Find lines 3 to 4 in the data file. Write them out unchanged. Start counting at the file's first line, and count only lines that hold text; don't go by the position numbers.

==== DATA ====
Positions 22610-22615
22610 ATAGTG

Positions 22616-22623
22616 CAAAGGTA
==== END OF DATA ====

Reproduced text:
Positions 22616-22623
22616 CAAAGGTA